Defying protest bans, students lead Lebanon's uprising into its fourth week

Defying protest bans, students lead Lebanon's uprising into its fourth week
Lebanon's students have taken to the streets in large numbers to demand better opportunities and an end to mismanagement of their education, renewing protest momentum for the 21st day.
4 min read
06 November, 2019
Lebanon's students gathered for mass anti-government protests in Sidon on November 6 [Getty]
Students from schools and universities across Lebanon poured onto the streets on Wednesday, advancing to the forefront of the protest movement that has now gripped the country for 21 days.

Across the country, students went on strike from class to march in rallies demanding a better future, specifically to rid the country of the corruption and mismanagement that riddles the political class and leads to unemployment that forces many students and graduates to leave the country in search of good jobs.

Dozens of students gathered in front of the education ministry in the capital, brandishing Lebanese flags and chanting slogans demanding the removal of the political class.

Comment: More than reform, Lebanon's system needs a complete overhaul

"What will I do with a school leaver's certificate if I don't have a country?" one pupil told Lebanese television.

The largest student-led protest broke out in Sidon, where people gathered in the southern city’s central square to demand better public education and more job opportunities for school leavers, forming crowds that swelled to block the entrances to the main telecoms and electricity firm buildings.

Students in Sidon protested in spite of an audio recording that went viral on Tuesday evening, in which a secondary school principal threatened to expel students who took part in the anti-government demonstrations.

Another recording circulated on social media of schools not allowing students carrying the to enter.

Despite these threats, protests also took place in Jounieh, the southern cities of Tyre and Nabatieh, the eastern city of Zahleh and the northern city of Byblos, according to Lebanese media reports.

Social media was inundated with videos of students pouring out of school and university buildings chanting “revolution!”.

Some students had to think of creative ways to leave school amid the push-back from teachers.

A video went viral on Wednesday of students in Tripoli being lifted out of their school by a crane.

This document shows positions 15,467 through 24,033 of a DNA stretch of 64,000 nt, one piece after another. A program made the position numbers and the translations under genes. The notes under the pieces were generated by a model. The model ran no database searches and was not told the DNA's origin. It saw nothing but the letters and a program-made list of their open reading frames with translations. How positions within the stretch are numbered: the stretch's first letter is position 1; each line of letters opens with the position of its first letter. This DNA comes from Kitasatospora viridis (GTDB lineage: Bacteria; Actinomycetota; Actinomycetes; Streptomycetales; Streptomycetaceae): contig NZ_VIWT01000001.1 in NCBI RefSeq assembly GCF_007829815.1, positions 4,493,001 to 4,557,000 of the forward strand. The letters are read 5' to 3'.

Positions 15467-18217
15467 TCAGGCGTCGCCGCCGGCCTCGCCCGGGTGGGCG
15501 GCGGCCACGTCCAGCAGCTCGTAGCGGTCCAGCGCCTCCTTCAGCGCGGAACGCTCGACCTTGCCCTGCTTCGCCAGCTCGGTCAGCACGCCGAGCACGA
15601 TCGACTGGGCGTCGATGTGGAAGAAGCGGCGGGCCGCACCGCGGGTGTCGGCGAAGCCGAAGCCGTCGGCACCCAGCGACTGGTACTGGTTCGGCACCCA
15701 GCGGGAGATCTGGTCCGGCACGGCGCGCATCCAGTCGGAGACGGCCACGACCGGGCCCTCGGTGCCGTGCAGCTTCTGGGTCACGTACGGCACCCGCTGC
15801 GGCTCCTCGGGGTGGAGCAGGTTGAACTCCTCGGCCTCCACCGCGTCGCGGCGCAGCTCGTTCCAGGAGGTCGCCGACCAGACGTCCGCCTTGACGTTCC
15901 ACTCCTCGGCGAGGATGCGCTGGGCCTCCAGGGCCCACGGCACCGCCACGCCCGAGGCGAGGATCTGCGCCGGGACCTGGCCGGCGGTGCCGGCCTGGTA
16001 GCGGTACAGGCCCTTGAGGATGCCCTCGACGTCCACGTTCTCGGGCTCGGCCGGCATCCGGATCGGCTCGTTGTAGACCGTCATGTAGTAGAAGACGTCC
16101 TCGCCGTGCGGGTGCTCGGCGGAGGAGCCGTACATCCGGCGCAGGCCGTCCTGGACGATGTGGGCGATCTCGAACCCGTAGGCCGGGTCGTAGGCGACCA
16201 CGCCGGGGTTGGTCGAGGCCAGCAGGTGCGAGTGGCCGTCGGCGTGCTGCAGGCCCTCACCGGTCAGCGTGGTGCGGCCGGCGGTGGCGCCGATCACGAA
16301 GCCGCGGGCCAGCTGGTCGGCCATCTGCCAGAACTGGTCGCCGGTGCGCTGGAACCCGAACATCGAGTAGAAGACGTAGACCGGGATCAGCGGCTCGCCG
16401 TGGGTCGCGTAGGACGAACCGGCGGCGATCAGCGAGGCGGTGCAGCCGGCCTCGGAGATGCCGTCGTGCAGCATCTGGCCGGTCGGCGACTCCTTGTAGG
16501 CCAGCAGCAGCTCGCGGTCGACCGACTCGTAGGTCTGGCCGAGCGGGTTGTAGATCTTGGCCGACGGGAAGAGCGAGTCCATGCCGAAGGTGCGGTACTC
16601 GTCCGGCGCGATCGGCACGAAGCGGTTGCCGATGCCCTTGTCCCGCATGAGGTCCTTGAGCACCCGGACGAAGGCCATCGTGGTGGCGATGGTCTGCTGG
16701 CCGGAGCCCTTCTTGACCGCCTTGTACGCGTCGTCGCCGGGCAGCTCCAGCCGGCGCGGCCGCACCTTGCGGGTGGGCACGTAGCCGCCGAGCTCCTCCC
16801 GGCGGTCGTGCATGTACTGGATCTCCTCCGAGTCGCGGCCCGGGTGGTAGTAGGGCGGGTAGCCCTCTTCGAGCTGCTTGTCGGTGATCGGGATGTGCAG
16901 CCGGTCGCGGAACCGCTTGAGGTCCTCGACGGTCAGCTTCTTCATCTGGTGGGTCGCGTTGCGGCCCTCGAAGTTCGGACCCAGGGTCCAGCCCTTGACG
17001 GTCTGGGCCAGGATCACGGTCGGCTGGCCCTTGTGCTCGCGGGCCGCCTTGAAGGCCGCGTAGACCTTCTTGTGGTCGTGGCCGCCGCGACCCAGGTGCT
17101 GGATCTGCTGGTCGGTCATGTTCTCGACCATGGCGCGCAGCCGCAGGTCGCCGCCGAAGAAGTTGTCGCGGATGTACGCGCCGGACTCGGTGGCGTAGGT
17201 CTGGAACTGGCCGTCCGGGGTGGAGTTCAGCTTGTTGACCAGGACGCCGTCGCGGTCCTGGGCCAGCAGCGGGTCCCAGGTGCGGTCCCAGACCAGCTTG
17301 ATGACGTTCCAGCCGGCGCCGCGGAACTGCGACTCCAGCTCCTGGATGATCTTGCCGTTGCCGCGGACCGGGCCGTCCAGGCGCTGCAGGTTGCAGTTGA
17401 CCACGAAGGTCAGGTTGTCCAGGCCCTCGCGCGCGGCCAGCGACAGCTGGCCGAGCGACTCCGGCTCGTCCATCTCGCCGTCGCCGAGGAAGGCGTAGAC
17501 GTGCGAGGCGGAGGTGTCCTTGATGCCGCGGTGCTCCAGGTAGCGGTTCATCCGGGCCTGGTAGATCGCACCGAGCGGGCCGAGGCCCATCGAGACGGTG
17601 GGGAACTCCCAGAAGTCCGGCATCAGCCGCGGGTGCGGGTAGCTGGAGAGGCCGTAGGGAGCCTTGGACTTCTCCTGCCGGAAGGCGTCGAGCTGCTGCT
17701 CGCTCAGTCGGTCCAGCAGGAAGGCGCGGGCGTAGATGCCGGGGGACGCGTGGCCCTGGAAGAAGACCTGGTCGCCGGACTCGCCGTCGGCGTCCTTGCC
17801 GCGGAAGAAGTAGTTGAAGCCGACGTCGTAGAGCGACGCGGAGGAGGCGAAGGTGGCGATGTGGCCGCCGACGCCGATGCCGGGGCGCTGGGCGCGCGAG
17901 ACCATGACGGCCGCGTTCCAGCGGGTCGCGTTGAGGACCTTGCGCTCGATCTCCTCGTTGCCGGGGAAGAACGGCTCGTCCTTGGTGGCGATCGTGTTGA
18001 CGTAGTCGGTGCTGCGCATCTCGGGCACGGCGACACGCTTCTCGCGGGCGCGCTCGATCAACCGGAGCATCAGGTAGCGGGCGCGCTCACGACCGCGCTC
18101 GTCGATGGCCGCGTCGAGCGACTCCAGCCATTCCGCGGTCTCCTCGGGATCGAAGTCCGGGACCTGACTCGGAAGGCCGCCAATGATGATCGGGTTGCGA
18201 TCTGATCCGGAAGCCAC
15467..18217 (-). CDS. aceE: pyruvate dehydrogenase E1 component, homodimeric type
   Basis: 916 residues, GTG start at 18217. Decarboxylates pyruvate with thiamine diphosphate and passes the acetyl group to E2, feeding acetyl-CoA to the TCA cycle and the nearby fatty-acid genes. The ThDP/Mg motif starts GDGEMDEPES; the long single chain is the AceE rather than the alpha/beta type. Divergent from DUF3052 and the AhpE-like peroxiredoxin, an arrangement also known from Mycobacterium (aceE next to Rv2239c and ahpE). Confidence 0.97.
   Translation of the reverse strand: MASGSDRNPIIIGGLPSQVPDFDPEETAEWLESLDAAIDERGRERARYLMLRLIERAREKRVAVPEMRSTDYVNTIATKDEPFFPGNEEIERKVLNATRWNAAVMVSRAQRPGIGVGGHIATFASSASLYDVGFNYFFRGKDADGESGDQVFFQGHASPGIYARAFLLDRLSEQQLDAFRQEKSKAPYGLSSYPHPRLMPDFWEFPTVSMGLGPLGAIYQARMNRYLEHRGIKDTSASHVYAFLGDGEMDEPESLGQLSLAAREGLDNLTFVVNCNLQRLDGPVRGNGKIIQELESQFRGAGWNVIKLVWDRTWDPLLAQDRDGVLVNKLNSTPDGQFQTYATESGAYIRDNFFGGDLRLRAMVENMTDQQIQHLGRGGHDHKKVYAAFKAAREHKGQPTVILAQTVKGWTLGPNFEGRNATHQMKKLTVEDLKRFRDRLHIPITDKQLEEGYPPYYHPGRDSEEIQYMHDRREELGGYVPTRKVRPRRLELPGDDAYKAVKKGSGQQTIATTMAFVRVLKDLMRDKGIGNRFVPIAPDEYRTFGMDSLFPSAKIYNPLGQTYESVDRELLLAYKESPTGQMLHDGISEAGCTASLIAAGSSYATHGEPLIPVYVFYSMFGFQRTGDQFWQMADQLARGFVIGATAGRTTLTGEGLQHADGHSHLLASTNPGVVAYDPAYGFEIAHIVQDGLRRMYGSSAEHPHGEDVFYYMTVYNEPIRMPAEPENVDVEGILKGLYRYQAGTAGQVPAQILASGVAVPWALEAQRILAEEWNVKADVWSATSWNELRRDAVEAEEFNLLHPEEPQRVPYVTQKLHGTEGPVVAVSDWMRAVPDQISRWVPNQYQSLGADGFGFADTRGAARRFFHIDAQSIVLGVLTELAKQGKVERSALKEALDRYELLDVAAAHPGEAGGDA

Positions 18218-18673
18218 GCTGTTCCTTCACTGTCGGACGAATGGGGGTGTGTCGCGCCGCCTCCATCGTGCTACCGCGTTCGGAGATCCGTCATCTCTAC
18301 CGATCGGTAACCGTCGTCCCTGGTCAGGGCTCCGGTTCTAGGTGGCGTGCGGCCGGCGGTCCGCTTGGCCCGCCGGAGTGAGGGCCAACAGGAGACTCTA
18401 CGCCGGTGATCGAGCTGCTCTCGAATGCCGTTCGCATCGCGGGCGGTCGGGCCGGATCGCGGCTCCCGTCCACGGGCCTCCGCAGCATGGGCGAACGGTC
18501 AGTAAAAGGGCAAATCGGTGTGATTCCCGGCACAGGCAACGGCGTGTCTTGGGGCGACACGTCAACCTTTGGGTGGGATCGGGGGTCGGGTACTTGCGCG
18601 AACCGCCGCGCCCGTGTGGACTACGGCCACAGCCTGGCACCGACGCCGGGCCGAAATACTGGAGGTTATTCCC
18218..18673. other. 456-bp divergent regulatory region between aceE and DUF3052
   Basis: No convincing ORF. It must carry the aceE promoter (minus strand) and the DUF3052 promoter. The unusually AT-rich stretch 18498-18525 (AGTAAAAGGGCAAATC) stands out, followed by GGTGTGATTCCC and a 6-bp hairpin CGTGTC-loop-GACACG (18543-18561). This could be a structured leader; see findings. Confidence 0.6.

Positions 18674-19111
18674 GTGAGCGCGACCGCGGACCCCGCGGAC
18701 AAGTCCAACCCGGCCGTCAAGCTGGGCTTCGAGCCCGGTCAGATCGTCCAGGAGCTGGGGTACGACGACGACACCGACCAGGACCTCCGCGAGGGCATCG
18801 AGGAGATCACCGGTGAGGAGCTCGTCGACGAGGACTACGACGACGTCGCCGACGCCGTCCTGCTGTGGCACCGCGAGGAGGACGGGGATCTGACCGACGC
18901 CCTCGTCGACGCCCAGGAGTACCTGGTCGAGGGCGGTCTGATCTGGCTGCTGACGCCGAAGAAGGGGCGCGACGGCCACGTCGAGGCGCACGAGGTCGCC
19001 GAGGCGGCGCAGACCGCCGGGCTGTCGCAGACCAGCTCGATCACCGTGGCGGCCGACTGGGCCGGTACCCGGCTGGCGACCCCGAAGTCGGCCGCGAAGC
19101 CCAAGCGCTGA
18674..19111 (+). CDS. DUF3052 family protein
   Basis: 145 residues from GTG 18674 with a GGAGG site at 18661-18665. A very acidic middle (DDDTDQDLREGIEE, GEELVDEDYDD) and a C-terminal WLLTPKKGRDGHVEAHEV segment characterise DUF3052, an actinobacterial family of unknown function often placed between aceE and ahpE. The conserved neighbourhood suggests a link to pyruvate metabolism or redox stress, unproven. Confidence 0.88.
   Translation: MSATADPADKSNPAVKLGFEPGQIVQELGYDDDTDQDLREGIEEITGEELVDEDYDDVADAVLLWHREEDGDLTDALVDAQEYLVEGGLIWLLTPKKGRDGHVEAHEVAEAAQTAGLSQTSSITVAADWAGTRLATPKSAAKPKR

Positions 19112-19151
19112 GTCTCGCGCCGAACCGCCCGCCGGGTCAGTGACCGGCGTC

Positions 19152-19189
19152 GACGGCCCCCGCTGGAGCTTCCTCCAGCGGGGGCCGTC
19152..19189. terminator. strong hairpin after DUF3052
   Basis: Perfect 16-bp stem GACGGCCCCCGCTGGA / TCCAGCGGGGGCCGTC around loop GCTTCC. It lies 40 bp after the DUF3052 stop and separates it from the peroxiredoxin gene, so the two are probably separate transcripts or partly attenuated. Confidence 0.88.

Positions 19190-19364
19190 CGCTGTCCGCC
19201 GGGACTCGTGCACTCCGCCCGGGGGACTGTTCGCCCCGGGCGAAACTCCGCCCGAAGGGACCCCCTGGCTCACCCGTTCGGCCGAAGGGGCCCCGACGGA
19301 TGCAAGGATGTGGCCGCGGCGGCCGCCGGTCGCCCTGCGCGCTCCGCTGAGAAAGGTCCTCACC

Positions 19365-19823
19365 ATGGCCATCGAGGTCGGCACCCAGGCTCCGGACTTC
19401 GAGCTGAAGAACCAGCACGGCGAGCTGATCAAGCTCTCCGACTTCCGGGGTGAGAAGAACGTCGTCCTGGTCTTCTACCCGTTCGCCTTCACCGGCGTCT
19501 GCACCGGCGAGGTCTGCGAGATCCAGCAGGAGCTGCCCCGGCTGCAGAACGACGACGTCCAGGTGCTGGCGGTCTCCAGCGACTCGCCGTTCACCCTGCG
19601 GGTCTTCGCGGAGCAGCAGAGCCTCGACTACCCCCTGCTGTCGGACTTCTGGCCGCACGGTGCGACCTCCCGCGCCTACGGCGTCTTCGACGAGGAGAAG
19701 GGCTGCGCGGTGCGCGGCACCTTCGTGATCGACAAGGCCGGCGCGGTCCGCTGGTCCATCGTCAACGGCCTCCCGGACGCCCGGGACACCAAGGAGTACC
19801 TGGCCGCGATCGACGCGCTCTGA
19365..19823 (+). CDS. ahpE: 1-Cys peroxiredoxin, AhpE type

As students gathered in squares and on highways, some scuffles broke out with armed forces who tried to remove them from the roads.

The country’s main thoroughfares were re-opened on Tuesday after weeks of demonstrator’s road-blocks that brought the country to standstill for over two weeks.

A video emerged of soldiers threatening teenage students demonstrating on the roads.

“Boy or girl I do not care I will put you in the police truck if you close any road," a soldier is heard shouting at the group of youngsters.

Although not in the huge numbers witnessed in the first weeks of the protest movement, multiple uprisings sprang up across Lebanon on Wednesday evening, still focused on protesting corruption, mismanagement and poor public services.

Several hundred protesters broke into luxury private housing development Zaitounay Bay, located in the exclusive Beirut Marina, accusing the developers of corruption and of stealing public land.

At a similar protest at the Eden Bay resort, at least one demonstrator was injured as riot police attempted to contain the protests.

Such developments that dot the coast surrounding Beirut have become a symbol of corruption and occupation of public coastal land by the country’s elites.

Elsewhere in the country, demonstrators gathered around key state institutions for a second day in a row, in what appeared to be a new tactic after road-blocks were removed.

In the capital, hundreds rallied around the Palace of Justice, demanding an independent judiciary free of political interference in order to bring down the corrupt political and business leaders who often bribe their way out of prosecution.

In-depth: Violent scuffles mar peaceful protests in Beirut

"We don't want judges who receive orders," read one protester's placard.

Dozens also gathered near the central bank, accusing it of aggravating the economic crisis.

Economist Nassib Ghobril said the demands of the protest movement are aligned with those of international donors, especially in terms of the "fight against corruption, and (demands for) good governance and financial rehabilitation."

"Today, there is an opportunity to see real change" he said.

Agencies contributed to this report.

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